Following the Tigers that summer, I felt a sense of boundless expectation, of endless possibility. Not something I’d often experienced in a home characterized more by bickering than bliss. But even my mostly dysfunctional family couldn’t escape the euphoria. The growing tension between my parents notwithstanding, we actually went to a few games together at Tiger Stadium, an iconic fossil that boasted steel support columns and an overhanging upper deck—all strategically placed to obstruct your view. It wasn’t as if we were suddenly transformed into a Jewish version of the Cleavers. But at least we now had something we could agree on.
Detroit, too, pulled together after a fashion. To be sure, the racial divisions that had riven the city the previous summer still smoldered; rumors of imminent explosions abounded. Nonetheless, a relative peace held as people were transfixed by the team’s success. And when the Tigers clinched the American League pennant on Sept.19--the last season before the advent of divisions-- the town did, in fact, erupt. But this time in pure jubilation.
Of course, these things never turn out the way you expect them. The Tigers faced the St. Louis Cardinals in the World Series; Denny McLain, with his stunning record of 31-6, a 1.96 ERA, to say nothing of the Cy Young and American League Most Valuable Player awards, was a sure bet to demolish them. Fat chance. McLain choked, losing the first and fourth games to the Cardinals’ magnificent pitcher, Bob Gibson. (Although McLain did win the crucial sixth game, to keep the Tigers’—and my-- hopes alive.) An unlikely hero, in the person of pot-bellied pitcher Mickey Lolich, lumbered in to save the day, winning three miraculous games—including the seventh and last.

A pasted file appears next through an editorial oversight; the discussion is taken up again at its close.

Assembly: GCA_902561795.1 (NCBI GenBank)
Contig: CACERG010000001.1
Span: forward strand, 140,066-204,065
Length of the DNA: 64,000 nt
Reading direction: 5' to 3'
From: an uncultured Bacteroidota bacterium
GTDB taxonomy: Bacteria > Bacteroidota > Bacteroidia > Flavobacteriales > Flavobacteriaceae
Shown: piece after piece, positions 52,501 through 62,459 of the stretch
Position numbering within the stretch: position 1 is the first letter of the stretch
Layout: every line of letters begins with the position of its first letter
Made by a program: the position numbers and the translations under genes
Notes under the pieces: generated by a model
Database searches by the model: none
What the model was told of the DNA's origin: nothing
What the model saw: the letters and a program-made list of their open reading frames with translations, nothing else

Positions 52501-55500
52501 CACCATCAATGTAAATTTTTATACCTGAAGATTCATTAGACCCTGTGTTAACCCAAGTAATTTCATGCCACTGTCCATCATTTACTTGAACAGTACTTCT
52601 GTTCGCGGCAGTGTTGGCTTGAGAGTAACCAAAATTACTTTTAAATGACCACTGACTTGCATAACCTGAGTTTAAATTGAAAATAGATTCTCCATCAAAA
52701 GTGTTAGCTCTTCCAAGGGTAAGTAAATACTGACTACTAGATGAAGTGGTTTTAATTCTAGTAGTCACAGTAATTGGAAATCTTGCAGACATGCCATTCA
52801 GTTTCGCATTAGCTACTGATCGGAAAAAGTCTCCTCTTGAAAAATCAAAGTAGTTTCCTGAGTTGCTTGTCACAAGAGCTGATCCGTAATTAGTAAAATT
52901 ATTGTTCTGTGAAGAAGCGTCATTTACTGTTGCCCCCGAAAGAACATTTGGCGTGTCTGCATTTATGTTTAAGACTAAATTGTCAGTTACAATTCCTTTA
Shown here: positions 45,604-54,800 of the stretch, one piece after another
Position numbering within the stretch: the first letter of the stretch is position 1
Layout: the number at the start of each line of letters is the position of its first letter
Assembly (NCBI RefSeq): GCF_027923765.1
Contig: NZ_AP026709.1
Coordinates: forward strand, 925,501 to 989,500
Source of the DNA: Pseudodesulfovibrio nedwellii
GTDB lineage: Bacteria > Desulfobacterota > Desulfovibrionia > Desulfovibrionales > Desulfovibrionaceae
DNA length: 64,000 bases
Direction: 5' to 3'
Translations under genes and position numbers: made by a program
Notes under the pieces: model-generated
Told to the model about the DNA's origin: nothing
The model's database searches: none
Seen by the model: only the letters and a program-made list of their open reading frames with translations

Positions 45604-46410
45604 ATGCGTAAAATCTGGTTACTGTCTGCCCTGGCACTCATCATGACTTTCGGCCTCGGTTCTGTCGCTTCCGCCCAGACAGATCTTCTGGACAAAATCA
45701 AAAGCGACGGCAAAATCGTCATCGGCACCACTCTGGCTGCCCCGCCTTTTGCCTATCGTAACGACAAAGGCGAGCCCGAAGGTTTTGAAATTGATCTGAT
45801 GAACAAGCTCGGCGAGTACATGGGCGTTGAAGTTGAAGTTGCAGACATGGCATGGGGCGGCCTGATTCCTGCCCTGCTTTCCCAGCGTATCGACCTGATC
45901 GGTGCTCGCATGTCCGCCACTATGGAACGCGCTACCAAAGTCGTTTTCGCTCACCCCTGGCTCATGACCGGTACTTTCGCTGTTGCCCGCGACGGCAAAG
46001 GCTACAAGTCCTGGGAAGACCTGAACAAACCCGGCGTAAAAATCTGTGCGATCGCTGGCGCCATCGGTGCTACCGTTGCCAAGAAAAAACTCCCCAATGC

By the season’s end, my family—like so many other white, middle- and upper-middle class families—abandoned Detroit for the suburbs, taking with them desperately needed tax revenue and helping to seal the city’s fate from which it would take a half-century to begin to recover. In some ways, that act sealed my family’s fate as well. I couldn’t know it then, but the change set me on my way out of the Midwest, never to look back.
My father would soon leave my mother for another woman and move to England to start a new life. The next year, the Tigers would finish a distant second to the Baltimore Orioles in the newly created American League East; it would take them another 15 years to win the World Series again. (And none since: 34 years and counting.) Denny McClain would begin his organ-playing, lounge-lizard downward spiral into addiction and jail time. And the impossibly long and shockingly striped scarf, which was never sent to Bill Freehan, would be lost forever when my mother sold her house.
But all that was in the future. Instead, for a brief, shining moment in those tumultuous and tragic times fifty years ago, my team, my city and my family were one.